5 weeks – Botswana > Zambia > Zimbabwe > Mozambique.
The blog is below.
5 weeks – Botswana > Zambia > Zimbabwe > Mozambique.
The blog is below.
Words are hard to find for how happy and sad I feel right now. This incredible five week trip is at an end.
No phones, no outside world, just a home-laminated itinerary, a map or five, a trusty vehicle, a carful of the essentials, a love of Africa and each other.
The last time we were at Pomene Lodge the much-loved managers Neville and Wendy Ayliffe were about to leave, a significant change for the place. We spent their last week with them, alone in the resort. It was closed due to a cyclone, we were the only people there, they looked after us like old friends and even shared their biltong.
This time we learnt that the lodge (est. at least 20 years ago) has just been sold to an Italian-Swedish cruise company MCC. All the wooden houses and buildings are being pulled down. Cruise ships will cruise (that is what cruise ships do, right?) from Durban, stop, and then return to SA. The ship, with 2,500 people, will stop at Pomene. About 60% of the passengers will disembark and hang out at the new lodge and do activities (that’s 1,500 people!!! Current residents at Pomene Lodge – estimate 20). A few passengers will stay overnight at the 6 star lodge, including where our shack at the end of the spit now is – it will be $2,000 a night.
The change of ownership happened on our last day in Pomene. Some people are sad, change is hard. It will hopefully be good for the local community, and it’s an eco-company, whatever that means in Cruise-ship Reality. These last wild places on earth are precious and fragile.
Amongst the last visitors at Pomene Lodge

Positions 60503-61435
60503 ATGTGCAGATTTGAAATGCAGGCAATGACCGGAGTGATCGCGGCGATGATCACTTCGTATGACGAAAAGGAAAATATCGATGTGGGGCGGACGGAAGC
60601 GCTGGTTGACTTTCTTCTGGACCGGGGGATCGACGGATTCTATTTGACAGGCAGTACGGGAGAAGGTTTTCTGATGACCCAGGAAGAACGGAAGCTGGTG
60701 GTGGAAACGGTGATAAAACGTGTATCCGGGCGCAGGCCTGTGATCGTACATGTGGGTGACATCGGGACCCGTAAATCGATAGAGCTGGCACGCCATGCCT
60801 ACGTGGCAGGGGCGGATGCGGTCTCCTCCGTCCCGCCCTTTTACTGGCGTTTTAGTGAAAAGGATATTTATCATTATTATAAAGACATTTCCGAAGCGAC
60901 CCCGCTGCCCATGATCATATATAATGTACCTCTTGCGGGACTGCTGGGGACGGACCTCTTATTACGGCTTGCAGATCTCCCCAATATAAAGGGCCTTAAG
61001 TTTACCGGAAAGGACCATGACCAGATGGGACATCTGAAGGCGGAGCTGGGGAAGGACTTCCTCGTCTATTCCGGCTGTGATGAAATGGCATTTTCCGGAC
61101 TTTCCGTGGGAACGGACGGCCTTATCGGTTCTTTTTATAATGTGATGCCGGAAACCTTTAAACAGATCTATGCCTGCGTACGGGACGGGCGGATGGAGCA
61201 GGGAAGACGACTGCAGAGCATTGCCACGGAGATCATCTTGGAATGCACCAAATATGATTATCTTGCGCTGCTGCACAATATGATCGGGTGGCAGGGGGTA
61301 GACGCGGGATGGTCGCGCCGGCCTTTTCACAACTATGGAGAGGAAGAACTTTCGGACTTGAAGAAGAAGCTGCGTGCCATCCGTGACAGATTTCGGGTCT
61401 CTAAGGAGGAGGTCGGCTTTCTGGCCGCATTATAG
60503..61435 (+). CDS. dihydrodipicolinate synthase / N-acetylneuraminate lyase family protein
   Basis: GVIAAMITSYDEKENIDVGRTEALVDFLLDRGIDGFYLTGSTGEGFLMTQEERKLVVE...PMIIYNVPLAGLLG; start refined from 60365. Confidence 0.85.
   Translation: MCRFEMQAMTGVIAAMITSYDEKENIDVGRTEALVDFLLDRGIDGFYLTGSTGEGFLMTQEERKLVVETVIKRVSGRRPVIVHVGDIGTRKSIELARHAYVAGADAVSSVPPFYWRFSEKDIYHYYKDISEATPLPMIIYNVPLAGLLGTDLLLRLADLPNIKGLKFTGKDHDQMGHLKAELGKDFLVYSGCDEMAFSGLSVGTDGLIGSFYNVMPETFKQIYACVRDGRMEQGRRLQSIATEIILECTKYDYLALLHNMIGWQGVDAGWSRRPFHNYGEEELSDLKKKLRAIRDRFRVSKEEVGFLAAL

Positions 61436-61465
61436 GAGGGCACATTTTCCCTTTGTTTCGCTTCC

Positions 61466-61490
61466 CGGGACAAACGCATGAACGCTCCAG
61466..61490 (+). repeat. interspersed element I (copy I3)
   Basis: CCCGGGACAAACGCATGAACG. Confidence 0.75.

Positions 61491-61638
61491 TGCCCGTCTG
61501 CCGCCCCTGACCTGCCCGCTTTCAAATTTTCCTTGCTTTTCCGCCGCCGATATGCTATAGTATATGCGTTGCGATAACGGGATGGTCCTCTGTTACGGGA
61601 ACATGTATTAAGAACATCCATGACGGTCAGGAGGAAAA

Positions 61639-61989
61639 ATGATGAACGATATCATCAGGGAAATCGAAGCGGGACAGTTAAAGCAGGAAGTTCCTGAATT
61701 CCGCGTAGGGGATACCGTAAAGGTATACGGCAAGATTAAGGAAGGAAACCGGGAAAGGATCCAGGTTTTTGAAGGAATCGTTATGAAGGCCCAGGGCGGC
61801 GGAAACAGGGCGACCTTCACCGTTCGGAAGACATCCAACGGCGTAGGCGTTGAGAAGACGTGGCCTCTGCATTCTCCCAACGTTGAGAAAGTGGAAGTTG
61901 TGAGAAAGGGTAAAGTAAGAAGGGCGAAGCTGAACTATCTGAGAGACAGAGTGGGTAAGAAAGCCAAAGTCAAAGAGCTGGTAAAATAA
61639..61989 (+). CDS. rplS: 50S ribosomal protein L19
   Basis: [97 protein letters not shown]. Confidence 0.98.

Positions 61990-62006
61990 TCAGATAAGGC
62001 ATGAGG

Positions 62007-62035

From top, left to right and little clusters:
Sketch book, nice pen, Olive oil, toilet paper, binoculars, notepad, zip-lock bags
Real camera, workman’s gloves, clothes’ pegs (a luxury really), matches, go-pro, cable-ties (controversial)
tupperware, Leatherman, cards, lap pie, glasses, head-torch, bird book, salt, vinegar, USB multiple adaptor, tie-down
Map, toothbrush, nappy-rash cream, sharpie, scissors (pair of), anti-histamine, Ibuprofen, Swimmers’ ear drops, face sun cream, waterproof body sun lotion, onion, lemon, garlic, chopped garlic in oil, tin tomatoes, kikoi, mask, tape
Missing from photo: chocolate, Ralph’s reading glasses, Johnson’s Baby Shampoo (shampoo, soap, dishwasher, clothes washer), lip balm, nail clippers, Coffee filter made from tearing up Ralph’s unworn boxer shorts, LOTS of books
What we wish we’d had: a good spotlight
What we always take but never use: Southern hemisphere star constellation map
Who knew?: We did use the laser pointer to play with Beala, the Pomene Lodge kitten.
At the end of the peninsular is the ruin of a hotel.
It was built in 1968 and closed after only six years, with the start of the horrendous civil war which claimed the lives of over a million people, including many in this area.
We love walking around the ruins. The light was dramatic – end of the day and a storm brooding. That photo of the rainbow was fortuitous as it includes the exact spot we ended up diving (we didn’t know at the time).
The map on the left is from a poster for the ruined old Hotel. Photo on right taken from a Reef book, they’re arrow-dart gobies (if you wanted to know) that we saw on the second dive.
We really wanted to return to Pomene. It’s 3 hours from Tofo, at the end of a long red dirt road. Pomene Lodge is the only place to stay, built on the end spit of beach sand by a river mouth on the Indian Ocean. It becomes an island for several days a month.
We camped in 2012 but the wind was blowing and we’d gotten used to a certain level of luxury in Tofo (beds! sinks!) AND the original Robinson Crusoe wooden house/beach shack at the furthest point – “The Glen” – was available. Ralph and I dream of building a house which is a horseshoe or L of rooms around an open courtyard, connected by an outside corridor. Now we have our prototype.
Back garden beach
Shell collecting is taken reasonably seriously by our family.
Every morning a group of local ladies strode in to sell us fresh fruit and vegetables.